Can supplements interfere with diagnostic testing?

The short answer is yes they can. Certain nutrients in large amounts and if taken close to testing can interfere with blood tests, urinalysis, and even imaging results. This is concerning because of course we prefer testing to be as accurate as possible since it informs medical decisions. As NDs, it’s especially important to be aware of these potential interferences since we both recommend supplements and order blood work. We also play an integral role in educating our patients and communicating with other members of their healthcare team to improve overall health outcomes.

Biotin (B7) is a commonly used B vitamin found in multivitamins and hair, skin, and nail supplements. Biotin interference with diagnostic tests is a big one. The FDA has already stepped in and provided recommendations to help decrease potential interference by educating the public and by recommending that diagnostic test manufacturers design studies to test for biotin interference (1). Tests that are at risk of interference from biotin supplementation include hCG urine pregnancy tests, thyroid markers like TSH, T3, FT4, and troponin (2). The last of which is an important emergency marker that’s used to accurately diagnose acute MIs (heart attacks). These interferences are seen in patients taking upwards of 20 mg or greater of biotin per day, and the simple solution is taking lower doses of biotin and/or discontinuation 1-5 days prior to getting blood work done (2).

Folic acid (B9) supplementation can mask a B12 deficiency, which may not seem like a big deal but there can be serious consequences to not treating an underlying B12 deficiency quickly. Folic acid is a B vitamin which is important to supplement with during pregnancy, as it prevents neural tube defects in neonates. Folic acid and B12 are also both involved in the production of red blood cells (RBCs). Macrocytic megaloblastic anemia, or RBCs that are abnormally large and immature, result from a deficiency of either B vitamin which impairs the RBC's ability to circulate oxygen efficiently. On a blood test, your doctor would be able to tell if you were deficient in these vitamins based on the size of your RBCs, but folic acid supplementation can actually make the RBCs appear normal effectively masking an underlying B12 deficiency. Fortification with folic acid has been associated with higher rates of anemia and cognitive impairment in the elderly who have lower levels of B12, possibly due to masking or an increase in demand for B12 with folic acid excess (3). Either way, it’s typically recommended that folic acid not be supplemented in large amounts for very long or without the co-administration of B12 to prevent deficiency.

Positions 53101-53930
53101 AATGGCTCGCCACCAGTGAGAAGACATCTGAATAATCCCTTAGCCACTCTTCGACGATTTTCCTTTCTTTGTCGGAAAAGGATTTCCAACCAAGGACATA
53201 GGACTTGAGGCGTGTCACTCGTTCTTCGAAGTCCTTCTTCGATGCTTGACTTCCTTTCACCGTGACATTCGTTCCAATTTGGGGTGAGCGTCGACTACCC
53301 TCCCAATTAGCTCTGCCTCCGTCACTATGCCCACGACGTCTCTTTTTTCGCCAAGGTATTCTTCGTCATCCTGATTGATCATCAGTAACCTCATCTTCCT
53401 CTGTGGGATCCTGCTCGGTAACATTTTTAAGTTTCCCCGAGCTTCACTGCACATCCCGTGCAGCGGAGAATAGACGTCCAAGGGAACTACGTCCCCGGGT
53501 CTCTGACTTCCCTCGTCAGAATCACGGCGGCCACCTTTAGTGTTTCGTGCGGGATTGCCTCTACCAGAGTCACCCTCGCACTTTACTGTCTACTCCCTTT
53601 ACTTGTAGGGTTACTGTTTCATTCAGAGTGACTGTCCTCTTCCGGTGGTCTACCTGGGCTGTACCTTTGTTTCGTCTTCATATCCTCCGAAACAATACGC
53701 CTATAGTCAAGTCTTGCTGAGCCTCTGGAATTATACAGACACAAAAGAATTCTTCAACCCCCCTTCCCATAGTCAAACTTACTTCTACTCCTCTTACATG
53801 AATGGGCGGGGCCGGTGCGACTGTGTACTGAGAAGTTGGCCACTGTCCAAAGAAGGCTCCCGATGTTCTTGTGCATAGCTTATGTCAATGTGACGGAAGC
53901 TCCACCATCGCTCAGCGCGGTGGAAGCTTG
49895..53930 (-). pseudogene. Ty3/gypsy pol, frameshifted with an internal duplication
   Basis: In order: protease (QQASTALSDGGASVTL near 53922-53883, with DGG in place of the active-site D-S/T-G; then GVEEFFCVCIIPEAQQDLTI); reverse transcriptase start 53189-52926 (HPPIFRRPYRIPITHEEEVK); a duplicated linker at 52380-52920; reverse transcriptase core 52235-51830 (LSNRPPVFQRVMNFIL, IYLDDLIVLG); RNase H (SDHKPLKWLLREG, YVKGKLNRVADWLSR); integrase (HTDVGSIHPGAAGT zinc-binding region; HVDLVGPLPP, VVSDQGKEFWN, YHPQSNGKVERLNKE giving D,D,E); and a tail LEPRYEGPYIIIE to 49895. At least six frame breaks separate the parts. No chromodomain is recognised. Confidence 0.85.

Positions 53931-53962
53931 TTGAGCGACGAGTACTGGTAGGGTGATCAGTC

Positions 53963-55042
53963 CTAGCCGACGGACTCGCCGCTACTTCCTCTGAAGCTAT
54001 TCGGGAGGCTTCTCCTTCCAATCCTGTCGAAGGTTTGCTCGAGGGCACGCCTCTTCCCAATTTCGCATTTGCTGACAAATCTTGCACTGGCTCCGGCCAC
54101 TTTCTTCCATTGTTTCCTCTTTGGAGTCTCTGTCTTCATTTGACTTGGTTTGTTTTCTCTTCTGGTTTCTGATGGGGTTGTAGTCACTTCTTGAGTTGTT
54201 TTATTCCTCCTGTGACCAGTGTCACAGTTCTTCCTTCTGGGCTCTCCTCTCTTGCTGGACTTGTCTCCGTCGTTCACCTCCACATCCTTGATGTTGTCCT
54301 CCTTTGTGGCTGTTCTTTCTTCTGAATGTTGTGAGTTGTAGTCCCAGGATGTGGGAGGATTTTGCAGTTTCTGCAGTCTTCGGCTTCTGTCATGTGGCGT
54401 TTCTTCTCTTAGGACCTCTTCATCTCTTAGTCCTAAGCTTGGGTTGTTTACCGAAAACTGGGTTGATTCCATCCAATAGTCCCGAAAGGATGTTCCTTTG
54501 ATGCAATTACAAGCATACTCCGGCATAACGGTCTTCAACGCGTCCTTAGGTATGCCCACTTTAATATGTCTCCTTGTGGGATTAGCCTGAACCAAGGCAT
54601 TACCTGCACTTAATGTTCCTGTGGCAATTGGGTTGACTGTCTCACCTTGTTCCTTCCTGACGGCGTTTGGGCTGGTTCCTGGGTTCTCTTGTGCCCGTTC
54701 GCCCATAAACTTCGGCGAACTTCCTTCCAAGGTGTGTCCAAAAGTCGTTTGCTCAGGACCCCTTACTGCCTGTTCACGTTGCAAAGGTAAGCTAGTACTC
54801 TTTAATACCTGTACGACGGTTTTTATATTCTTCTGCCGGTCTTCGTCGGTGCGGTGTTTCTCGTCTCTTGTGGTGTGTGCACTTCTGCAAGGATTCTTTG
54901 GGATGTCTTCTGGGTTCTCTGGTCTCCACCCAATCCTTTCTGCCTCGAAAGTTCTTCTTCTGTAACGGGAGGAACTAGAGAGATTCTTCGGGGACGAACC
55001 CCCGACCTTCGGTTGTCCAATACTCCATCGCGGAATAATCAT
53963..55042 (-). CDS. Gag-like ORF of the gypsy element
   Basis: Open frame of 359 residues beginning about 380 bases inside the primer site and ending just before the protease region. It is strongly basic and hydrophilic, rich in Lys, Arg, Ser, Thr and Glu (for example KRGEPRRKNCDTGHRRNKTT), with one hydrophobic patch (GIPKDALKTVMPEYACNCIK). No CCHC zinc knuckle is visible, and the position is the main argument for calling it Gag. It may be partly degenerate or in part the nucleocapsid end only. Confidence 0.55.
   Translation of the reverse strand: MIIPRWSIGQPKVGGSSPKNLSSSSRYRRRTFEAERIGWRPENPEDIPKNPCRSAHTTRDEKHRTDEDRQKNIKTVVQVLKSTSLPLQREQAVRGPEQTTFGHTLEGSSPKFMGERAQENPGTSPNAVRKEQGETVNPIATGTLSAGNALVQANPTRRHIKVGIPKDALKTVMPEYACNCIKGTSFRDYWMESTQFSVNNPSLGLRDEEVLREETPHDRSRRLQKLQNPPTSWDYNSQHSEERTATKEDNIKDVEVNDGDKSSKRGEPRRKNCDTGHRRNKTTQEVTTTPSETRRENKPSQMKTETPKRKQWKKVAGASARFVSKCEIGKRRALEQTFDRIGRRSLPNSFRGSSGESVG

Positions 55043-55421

Vitamin C needs little introduction. It’s a popular nutrient that shows up in beauty supplements, cold remedies, and multivitamins. It has been used more and more frequently at high doses in various intravenous (IV) protocols; from cancer treatment to immune-boosting therapy. There is some concern that at these extremely high doses there may be some interference with glucose meter readings (4). This is a specific edge case, but an important one to be aware of since blood glucose needs to be tightly managed in diabetic patients on insulin and other diabetes medications. Oral vitamin C in a single dose of 1,000 mg or greater prior to urinalysis (UA) has also been shown to result in false-negative results for glucose, nitrites, bilirubin, leukocytes, and blood in the urine (5). This is certainly concerning, but avoiding vitamin C prior to UA is an easy solution.

Another nutrient that may affect imaging results is calcium. Calcium supplementation taken within 30 min of DXA scans for bone mineral density, especially of the lumbar vertebra, has been shown to skew results (6). Although the evidence is limited, riboflavin (B2) is another B vitamin that has reportedly affected UA results and drug tests. A trend in the research shows variability not just with different test types, but also between the manufacturers and specific testing technology used. As previously stated, an easy solution given the variability is to be aware of the potential for interference and avoid these supplements at least a few days prior to doing blood work, UA, or BMD testing.

Bottom line: regular supplementation is compatible with diagnostic testing, but because individual risk factors need to be accounted for it’s best to discuss your supplement routine with your doctor before continuing long-term.

Author: Emily Howard, ND, BSc


1. FDA reminds public of possible biotin interference for certain tests. U.S. Food and Drug Administration.,on%20the%20type%20of%20test. Accessed November 16, 2022.
2. Bowen R, Benavides R, Colón-Franco JM, et al. Best practices in mitigating the risk of biotin interference with laboratory testing. Clin Biochem. 2019;74:1-11. doi:10.1016/j.clinbiochem.2019.08.012
3. Mills J L, Molloy A M, Reynolds E H. Do the benefits of folic acid fortification outweigh the risk of masking vitamin B12 deficiency? BMJ 2018;360:k724. doi:10.1136/bmj.k724
4. Katzman BM, Kelley BR, Deobald GR, Myhre NK, Agger SA, Karon BS. Unintended Consequence of High-Dose Vitamin C Therapy for an Oncology Patient: Evaluation of Ascorbic Acid Interference With Three Hospital-Use Glucose Meters. J Diabetes Sci Technol. 2021;15(4):897-900. doi:10.1177/1932296820932186
5. Ko DH, Jeong TD, Kim S, et al. Influence of Vitamin C on Urine Dipstick Test Results. Ann Clin Lab Sci. 2015;45(4):391-395.
6. Krueger D, Checovich M, Gemar D, Wei X, Binkley N. Calcium supplement ingestion may alter lumbar spine bone mineral density measurement. J Clin Densitom. 2006;9(2):159-163. doi:10.1016/j.jocd.2006.01.002

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